Gordon Vorster (1924-1988) was a filmmaker and actor, novelist and painter.
Born Gordon Frank Vorster in Warrenton, near Kimberley, on the 17th of September 1924, the son of Paul Philippus Vorster and Nancy Christina Clack. He also had one brother and two sisters.
His father was a diamond digger and the family led a nomadic life. Gordon thus got to know the Kalahari and Griqualand at an early stage of his life. Much of his art shows this influence.
Educated at the Diamantveld Hoërskool in Kimberley, he originally intended to become an accountant but during the second world war he joined the S.A. Air Force in 1941 and saw service in North Africa and Italy. His experiences in Italy, including exposure to various studios in Florence (1946), fostered an interest in art. He therefore went to study at the University of the Witwatersrand under Willem Hendrikz, Charles Argent and Dr Maria Stein-Lessing (1947-49).
He initially worked in the film industry (see below), but later returned to a career as artist.
He married Martha Yvonne van Schalkwyk (1924-1988) in 1947.
Vorster died on 9th October 1988.
Contribution to SA theatre, film, media and/or performance
In 1950 he joined the Killarney Film Studios as Art Director and became involved in making both documentary and feature films as writer, producer and director. He produced over 100 documentaries, was the set decorator on the feature films Hier's Ons Weer! (1950) and Hans-die-Skipper (1952) and the art director of Diamond Safari (1958).
In 1963 he left full-time filming to concentrate on painting, holding his first exhibition in 1964. More than 60 exhibitions of his paintings have been shown internationally and his works now hang in South African art museums and in corporate and private collections in South Africa and overseas.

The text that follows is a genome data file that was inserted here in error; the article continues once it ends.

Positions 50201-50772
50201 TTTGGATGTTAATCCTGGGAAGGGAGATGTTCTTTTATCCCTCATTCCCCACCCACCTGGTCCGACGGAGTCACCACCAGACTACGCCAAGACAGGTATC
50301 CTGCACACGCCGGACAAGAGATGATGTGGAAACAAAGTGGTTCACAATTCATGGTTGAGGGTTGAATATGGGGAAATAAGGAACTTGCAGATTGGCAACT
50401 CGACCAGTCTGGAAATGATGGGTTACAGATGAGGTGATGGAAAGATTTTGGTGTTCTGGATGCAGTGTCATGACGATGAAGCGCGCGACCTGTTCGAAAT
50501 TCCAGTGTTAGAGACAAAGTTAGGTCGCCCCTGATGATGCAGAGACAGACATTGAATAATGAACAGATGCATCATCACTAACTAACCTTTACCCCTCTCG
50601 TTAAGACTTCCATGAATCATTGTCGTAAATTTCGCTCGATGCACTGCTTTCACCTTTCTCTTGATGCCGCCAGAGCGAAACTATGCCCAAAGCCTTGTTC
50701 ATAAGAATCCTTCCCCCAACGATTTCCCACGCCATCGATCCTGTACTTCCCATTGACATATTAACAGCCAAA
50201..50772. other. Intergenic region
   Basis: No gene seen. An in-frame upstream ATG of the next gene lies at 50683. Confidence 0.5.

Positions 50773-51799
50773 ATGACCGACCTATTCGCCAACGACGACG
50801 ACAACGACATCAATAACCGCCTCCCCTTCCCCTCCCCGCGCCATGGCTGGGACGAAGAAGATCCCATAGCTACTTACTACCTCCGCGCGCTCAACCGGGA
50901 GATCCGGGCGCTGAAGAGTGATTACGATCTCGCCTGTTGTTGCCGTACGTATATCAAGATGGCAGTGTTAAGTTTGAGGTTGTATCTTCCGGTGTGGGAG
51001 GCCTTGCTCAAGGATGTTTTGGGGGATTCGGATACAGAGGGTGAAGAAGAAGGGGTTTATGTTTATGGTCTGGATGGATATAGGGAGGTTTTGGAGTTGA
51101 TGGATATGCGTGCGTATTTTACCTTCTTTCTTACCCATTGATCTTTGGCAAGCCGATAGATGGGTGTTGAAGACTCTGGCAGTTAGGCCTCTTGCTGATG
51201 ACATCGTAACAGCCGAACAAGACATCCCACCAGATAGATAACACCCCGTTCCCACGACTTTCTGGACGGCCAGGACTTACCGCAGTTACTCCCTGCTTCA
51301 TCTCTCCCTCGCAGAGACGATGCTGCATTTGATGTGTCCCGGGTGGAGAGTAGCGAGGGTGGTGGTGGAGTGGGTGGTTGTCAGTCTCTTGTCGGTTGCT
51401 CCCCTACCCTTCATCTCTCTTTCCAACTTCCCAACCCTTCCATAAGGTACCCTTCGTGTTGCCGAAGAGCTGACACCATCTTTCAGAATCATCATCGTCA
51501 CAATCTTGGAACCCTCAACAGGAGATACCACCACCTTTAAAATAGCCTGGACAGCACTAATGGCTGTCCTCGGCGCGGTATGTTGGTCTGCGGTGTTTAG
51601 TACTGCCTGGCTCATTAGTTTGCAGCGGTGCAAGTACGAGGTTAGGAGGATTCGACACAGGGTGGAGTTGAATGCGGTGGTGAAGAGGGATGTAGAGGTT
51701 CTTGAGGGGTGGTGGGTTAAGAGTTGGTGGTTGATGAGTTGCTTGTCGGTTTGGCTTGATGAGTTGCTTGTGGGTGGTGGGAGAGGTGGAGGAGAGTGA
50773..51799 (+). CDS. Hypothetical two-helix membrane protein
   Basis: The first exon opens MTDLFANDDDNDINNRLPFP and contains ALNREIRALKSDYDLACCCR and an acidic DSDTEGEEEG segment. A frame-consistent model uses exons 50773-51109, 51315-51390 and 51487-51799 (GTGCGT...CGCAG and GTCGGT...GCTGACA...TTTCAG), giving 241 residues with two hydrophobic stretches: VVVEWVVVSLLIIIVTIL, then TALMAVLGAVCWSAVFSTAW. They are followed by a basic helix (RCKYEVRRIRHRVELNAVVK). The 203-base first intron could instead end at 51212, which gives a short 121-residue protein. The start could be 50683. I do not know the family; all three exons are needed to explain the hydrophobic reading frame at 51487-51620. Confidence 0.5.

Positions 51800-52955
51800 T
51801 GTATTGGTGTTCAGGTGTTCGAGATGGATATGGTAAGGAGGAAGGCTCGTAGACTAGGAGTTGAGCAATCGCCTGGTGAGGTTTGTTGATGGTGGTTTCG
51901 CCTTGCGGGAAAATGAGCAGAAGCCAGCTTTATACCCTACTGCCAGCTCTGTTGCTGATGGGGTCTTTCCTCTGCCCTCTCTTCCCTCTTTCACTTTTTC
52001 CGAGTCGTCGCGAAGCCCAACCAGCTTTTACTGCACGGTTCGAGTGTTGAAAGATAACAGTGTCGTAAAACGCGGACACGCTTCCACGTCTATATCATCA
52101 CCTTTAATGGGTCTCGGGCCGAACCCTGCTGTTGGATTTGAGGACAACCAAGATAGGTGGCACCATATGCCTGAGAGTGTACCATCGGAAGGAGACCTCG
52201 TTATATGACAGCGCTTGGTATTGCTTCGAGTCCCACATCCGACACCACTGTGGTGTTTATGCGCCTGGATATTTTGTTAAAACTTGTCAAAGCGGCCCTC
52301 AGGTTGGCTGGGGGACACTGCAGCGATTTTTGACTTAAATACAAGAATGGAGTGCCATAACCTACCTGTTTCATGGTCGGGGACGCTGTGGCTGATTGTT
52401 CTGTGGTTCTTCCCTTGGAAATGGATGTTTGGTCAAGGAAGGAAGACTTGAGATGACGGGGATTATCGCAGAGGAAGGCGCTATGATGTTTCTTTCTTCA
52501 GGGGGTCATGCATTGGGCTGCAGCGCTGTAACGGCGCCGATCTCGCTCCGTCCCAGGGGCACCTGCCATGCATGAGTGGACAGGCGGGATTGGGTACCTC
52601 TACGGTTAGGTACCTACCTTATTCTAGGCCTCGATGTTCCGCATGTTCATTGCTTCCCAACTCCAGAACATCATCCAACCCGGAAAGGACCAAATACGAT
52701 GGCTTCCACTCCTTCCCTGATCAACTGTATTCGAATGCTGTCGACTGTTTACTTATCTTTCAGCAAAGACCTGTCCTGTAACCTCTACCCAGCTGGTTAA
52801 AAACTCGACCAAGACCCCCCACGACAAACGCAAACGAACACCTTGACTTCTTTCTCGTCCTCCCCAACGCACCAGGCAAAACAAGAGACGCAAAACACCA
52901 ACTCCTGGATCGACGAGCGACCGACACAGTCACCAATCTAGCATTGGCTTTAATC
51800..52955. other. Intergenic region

An accomplished bilingual actor, Vorster was awarded the 'Oscar' of the South African Motion Picture Producer's Association for his performance in the film Pappa Lap: 'n Verhaal van 'n pa en sy dogter (1971) and won two Star Tonight Awards for The Story of an African Farm (1967) and The Pain (1980). His performance in Athol Fugard's The Guest: An episode in the Life of Eugène Marais (1977) won him another Best actor award. Other film and TV roles include appearances in Alles Sal Regkom (1951), Die Ruiter in die Nag (1963), TJ 7 (1978), Sam et Sally (1980), The Story of an African Farm (TV Series, 1980) and Wie Laaste Lag... (1986).
He often wrote and directed - and sometimes also performed- in his own films, e.g Die Jagters (1960), Die Vlugteling (1960), Basie (1961) Jy's Lieflik Vanaand (1962), Die Tweede Slaapkamer (1962), Sarah (1975), The Fifth Season (1978).
He wrote the story for the film Inspan in 1953.
For a period he was also an art and drama critic for radio, regularly broadcasting in English and Afrikaans.
He wrote two novels, The Textures of Silence (1983), which won the prestigious Golden Cape Prize, and Spinning by Fire.
His stage plays include a full-length work called Time Till Sundown, the text exists in a typed and bound form, but has not been published and no record has been found of a performance.
Text of Time Till Sundown
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